Dream

“I have a dream … .” These are Dr. Martin Luther King, Jr.’s famous words, and the first words of a memorable speech. We are reminded of them today on this day, his day, a day that celebrates his legacy.

“I have a dream that one day on the red hills of Georgia the sons of former slaves and the sons of former slave owners will be able to sit down together at the table of brotherhood…” (1963 at the Lincoln Memorial Civil Rights March).

dream [dreem] noun, images during sleep, an involuntary vision, an aspiration; goal; aim, something of an unreal beauty, charm, or excellence. dictionary Origin mid-13c. sensations passing through a sleeping person’s mind, W.Gmc. draugmas , deception, illusion. O.E. joy, mirth, also music. Ideal or aspiration (1931) from something of dream-like beauty or charm (1888). etymology

Dr. King no doubt chose this word purposefully. It may have started as a kernel from a vision, maybe while asleep or awake, but its effect is not of an illusion, but of an aspiration. An ideal. Choosing to use it as a noun is significant. It is a dream. A dream of a tangible outcome. Something that could happen. Something that would happen, even. And he chose the present tense, making it a declaration: I have a dream. Bringing to mind Thomas Jefferson’s words in the Declaration of Independence. For Dr. King was describing for all of us, not just a dream, but the American Dream. His was a message of peace for all. That dream, that vision of equality, is what he shared that day in Washington in front of people of different colors, of different faiths, of different notions.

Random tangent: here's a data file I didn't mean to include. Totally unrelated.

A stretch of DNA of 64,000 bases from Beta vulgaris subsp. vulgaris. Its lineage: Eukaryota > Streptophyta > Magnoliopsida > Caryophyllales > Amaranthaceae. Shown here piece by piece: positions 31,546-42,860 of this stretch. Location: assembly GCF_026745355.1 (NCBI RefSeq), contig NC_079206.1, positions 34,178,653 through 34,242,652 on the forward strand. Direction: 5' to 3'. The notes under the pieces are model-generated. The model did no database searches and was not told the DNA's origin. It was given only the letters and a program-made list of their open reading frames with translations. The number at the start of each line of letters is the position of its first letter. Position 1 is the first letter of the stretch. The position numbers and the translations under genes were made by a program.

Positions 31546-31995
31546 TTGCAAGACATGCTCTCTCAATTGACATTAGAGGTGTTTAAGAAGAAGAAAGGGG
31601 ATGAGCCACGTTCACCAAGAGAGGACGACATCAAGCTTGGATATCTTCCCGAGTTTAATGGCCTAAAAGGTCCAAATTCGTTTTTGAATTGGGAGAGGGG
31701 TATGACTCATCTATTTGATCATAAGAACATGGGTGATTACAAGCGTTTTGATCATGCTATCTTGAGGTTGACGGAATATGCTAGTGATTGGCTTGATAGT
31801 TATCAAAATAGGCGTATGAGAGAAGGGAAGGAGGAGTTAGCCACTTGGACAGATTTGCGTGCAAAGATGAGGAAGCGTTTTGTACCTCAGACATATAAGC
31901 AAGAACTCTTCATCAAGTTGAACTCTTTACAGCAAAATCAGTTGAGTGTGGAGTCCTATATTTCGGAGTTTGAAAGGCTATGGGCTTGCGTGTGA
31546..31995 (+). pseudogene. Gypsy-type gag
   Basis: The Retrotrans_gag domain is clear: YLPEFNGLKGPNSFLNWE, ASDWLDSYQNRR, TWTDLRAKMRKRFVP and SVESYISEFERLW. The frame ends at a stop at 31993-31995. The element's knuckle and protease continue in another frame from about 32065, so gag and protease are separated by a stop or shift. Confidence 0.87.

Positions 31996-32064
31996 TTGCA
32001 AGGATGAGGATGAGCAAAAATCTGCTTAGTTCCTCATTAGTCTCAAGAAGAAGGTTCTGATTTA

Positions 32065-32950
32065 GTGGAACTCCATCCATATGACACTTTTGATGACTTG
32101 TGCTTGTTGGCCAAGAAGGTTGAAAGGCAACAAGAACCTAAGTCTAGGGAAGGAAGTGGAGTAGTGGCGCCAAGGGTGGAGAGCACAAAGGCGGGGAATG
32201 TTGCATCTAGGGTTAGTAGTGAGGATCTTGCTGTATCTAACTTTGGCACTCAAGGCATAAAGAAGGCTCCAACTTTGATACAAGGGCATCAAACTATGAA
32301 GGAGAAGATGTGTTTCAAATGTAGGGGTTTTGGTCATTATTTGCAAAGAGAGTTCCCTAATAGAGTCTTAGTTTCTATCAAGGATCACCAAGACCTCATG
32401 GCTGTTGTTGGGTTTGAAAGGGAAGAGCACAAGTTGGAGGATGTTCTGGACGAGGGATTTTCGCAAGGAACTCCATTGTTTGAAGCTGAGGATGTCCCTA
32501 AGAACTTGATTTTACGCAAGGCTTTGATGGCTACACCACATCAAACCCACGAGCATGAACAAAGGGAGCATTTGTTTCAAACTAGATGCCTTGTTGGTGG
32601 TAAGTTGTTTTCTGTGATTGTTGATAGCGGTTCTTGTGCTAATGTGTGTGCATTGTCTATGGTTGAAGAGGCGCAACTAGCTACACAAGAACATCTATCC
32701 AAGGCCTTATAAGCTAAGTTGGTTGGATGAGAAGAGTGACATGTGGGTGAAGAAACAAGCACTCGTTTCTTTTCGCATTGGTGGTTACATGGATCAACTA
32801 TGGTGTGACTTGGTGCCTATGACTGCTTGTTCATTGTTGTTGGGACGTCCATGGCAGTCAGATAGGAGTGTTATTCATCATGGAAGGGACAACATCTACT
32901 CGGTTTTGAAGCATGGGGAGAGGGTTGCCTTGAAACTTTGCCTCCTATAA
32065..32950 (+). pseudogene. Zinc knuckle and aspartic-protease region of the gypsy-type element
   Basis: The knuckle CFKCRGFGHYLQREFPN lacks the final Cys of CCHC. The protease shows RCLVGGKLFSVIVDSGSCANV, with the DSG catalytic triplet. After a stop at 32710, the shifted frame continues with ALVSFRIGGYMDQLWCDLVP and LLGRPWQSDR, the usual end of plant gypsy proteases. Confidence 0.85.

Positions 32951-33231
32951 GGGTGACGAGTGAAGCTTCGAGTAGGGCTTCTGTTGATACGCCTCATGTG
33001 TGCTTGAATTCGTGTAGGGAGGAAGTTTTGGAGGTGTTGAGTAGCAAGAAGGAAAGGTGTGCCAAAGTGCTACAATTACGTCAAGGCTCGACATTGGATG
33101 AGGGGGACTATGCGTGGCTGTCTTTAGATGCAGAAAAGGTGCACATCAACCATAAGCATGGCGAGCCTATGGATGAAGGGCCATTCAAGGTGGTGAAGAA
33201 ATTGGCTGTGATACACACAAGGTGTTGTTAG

Peter Jennings, in a 2003 report for ABC-News, describes how days before the march, President John Kennedy and Attorney General Robert Kennedy had concerns. It was then that Dr. King told a crowd in Detroit, “I have a dream this evening that one day we will recognize the words of Jefferson that all men are created equal … I have a dream this afternoon.” Words that he would later use in Washington. Peter Jennings observes how, “King had spoken of the dream many times. But now the world was listening, and he uttered the lines that have quoted countless times since.” Jennings continues, “As soon as the speech was over, King and the other leaders were taken to the White House to see the president. It was a moment that had great meaning. A Dream in Progress. But America did not change overnight.”

“I’m working on a dream, though sometimes it feels so far away, I’m working on a dream, And I know it will be mine someday.” Bruce Springsteen’s lyrics, written in 2008, convey the dream of the everyman. Delivered with a positive outlook, it is a picture of the American Dream, too.

Dr. King concludes his “I Have a Dream” speech, depicting:

“An America where his children will not be judged by the color of their skin but by the content of their character. And when this happens, when we allow freedom to ring, when we let it ring from every village and every hamlet, from every state and every city, we will be able to speed up that day when all of God’s children, black men and white men, Jews and Gentiles, Protestants and Catholics, will be able to join hands and sing in the words of the old Negro spiritual. Free at last, free at last. Thank God Almighty, we are free at last.”

Today we remember to keep the dream alive.

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